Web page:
And they do make money. It’s a small bank, with a market cap of less than $700 million, but it trades at a trailing PE of around 9 and does have a yield of close to 5% (Sjuggerud’s numbers, with a 6% yield, look to be from a month or so ago when the shares were trading around $16, they’re currently in the low $18s.
I don’t have any idea whether or not they’ll really be raising the dividend this year, but they have raised it several times in the last few years. Their enterprise value is significantly higher, so they are primarily debt financed, not equity, but that’s not unusual for a financial firm. Their price/book ratio is pretty low at 1.13 — a little higher than Citigroup, but about half of Wells Fargo or Goldman Sachs, or the better Latin American banks like Banco Bilbao Vizcaya Argentaria, just by way of comparison. Though the comparison is probably not so useful, since all of those are massive and much more diversified than BLX. Most big banks do some international trade financing, but I’m not aware of any other bank that has this direct a focus that would make for a better comparison.
So … no real analyst coverage, a small float, a decent dividend … what’s not to like?
Well, it’s hard for me to value this stock.
It has more or less been at this same price for three years, but it did have a wild collapse down to about $2 back in 2002 during the financial crisis that rocked Argentina and Brazil and a few others, and for a while there it traded at a tiny fraction of book value. Might happen again someday?
But more importantly, I want to know why this stock hasn’t done better in recent years.
Nearly every mutual fund in the top five for the last few years has been a Latin American focused fund (with an occasional China fund thrown in last year, if not this year).
Nearly every economy in the region is booming because of commodity prices and economic liberalization.
Why is this foreign trade bank trading at a low PE of 8 or 9 when their borrowers must be booming? Latin American exports have been on a remarkable upswing, from grains to metals to oil to agriculture … why has this stock ended up treading water, though with some fits and starts in between, for four years? During most of that time the PE ratio has stayed fairly steady, with an average between 9 and 11.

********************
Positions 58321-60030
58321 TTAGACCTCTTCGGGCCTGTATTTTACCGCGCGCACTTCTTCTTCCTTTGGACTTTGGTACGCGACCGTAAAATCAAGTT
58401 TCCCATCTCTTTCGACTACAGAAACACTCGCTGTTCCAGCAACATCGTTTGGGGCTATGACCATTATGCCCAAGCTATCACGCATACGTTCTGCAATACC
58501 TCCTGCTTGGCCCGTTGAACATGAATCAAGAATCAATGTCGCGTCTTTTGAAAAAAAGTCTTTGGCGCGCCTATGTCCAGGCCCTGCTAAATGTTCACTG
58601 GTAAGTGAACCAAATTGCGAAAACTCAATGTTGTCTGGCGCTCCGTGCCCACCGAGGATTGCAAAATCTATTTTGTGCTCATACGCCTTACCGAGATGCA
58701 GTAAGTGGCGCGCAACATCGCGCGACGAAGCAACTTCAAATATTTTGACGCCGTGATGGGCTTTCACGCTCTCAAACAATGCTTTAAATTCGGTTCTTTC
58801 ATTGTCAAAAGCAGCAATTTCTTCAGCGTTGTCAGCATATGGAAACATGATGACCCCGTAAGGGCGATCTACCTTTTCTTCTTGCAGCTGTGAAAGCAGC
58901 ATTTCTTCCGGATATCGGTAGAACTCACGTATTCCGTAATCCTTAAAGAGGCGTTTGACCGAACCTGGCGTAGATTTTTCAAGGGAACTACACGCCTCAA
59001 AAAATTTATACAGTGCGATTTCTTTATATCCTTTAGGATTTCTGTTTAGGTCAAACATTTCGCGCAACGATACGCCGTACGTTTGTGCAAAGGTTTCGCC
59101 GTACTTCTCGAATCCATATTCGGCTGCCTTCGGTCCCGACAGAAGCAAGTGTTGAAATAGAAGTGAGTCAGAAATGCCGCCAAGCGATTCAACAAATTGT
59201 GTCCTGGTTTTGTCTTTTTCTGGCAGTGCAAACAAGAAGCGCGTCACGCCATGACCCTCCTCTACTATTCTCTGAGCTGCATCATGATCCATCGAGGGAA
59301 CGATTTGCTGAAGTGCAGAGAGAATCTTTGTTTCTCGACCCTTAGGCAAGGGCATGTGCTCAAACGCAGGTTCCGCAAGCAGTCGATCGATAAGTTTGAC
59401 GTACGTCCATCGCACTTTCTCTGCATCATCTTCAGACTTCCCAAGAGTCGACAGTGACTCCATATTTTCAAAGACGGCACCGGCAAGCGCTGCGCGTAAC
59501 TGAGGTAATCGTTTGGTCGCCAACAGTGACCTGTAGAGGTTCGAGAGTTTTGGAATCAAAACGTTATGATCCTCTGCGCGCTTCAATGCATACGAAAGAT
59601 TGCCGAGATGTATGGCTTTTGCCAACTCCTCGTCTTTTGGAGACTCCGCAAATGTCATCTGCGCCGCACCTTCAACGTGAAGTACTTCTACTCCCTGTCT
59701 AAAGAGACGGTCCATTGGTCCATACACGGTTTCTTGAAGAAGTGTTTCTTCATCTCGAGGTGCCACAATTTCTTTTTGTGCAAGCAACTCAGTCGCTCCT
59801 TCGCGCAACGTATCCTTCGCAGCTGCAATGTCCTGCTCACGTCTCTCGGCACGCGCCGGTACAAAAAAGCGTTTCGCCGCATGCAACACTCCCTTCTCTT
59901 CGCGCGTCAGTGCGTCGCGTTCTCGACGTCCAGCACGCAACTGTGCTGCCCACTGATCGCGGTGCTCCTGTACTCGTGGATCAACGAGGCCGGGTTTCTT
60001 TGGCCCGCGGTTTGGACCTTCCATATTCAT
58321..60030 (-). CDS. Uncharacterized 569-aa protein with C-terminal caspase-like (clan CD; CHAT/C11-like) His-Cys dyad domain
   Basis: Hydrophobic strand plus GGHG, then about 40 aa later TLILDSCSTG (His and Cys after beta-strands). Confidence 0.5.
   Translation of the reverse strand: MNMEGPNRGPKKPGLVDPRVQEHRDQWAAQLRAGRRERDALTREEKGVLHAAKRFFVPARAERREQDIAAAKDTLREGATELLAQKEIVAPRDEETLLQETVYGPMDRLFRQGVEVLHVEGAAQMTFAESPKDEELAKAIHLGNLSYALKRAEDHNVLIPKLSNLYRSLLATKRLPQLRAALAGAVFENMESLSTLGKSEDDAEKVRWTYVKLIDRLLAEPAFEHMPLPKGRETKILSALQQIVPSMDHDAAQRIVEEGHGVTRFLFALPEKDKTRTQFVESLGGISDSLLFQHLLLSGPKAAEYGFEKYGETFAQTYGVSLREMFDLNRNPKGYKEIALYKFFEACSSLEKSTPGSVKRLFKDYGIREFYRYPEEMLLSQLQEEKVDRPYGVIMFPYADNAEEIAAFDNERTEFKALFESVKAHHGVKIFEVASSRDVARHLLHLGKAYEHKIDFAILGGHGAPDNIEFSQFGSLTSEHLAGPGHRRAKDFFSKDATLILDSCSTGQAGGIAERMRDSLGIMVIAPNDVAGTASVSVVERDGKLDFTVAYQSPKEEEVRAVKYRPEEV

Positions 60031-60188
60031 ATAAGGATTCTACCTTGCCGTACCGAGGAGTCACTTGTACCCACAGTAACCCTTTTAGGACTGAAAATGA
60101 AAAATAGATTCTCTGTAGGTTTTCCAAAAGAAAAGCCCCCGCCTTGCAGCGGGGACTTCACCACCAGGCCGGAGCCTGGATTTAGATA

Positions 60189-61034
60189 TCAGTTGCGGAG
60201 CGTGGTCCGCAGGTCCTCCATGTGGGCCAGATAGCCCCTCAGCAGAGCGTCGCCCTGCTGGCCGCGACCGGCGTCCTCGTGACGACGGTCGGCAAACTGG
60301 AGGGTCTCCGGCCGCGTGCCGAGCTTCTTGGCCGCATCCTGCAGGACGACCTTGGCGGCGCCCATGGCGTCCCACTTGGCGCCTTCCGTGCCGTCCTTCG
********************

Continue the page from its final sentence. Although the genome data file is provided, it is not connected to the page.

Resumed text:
If it’s just because it has been kept down by the financial crisis or because investors don’t know about the company, maybe it’s a hidden bargain with improving performance that’s not yet reflected in the stock price, or perhaps it’s the short term fear that a US recession will harm many Latin American economies. If there’s something else keeping the shares from performing as well as the economies they serve, that might be cause for worry — they claim to be confident in their balance sheet and in the credit quality of their borrowers, but I’m no banking analyst and I certainly haven’t looked at their books to that level of detail.
On the flip side, Morningstar says it’s already trading about 50% above fair value and their analyst clearly doesn’t think it’s well run — net interest margin is very low, and the bank’s mission of facilitating trade may be more important to the countries whose central banks are represented on Bladex’s board than is the actual sustainable profitability of the bank and the return on shareholders’ investments. Good points.
It’s also worth noting that the bank is in Panama, so you’re not getting any direct currency benefit from a falling dollar (Panama’s effective currency is the US dollar). Neither would you suffer directly if the dollar suddenly recovers, of course.
So … I don’t know if it’s worth my money, but I am intrigued and will be looking a little deeper. At first glance, I’d probably be more interested in the big diversified banks in Brazil, or maybe even in the pension fund operators (like the Chilean BBVA Provida, which has done very well since we sniffed it out last May) … but I won’t close the door just yet.
To get you started on your research, it would be wise to read the conference call — it was transcribed by Seeking Alpha, so you can read it here. It’s very positive, and that encouraging tone and the results that were announced (this was a little less than two weeks ago) undoubtedly are largely to blame for the shares moving up from their lows of early March, though maybe Sjuggerud’s subscribers had something to do with that, too.
Personal Capital is an advertiser with Stock Gumshoe, but Travis also uses it every day for his personal accounts and finds it invaluable. Here's what he said: "They offer a great (and genuinely FREE) 'second opinion' for your financial plan, but what I love most is their automated financial dashboard -- it will look at all your assets and debts, tally up your asset allocation, project where you'll be at retirement, and suggest ways to manage risk or improve returns. It's free, I think their free tools are great, and I think it's worth checking out -- you can do so here.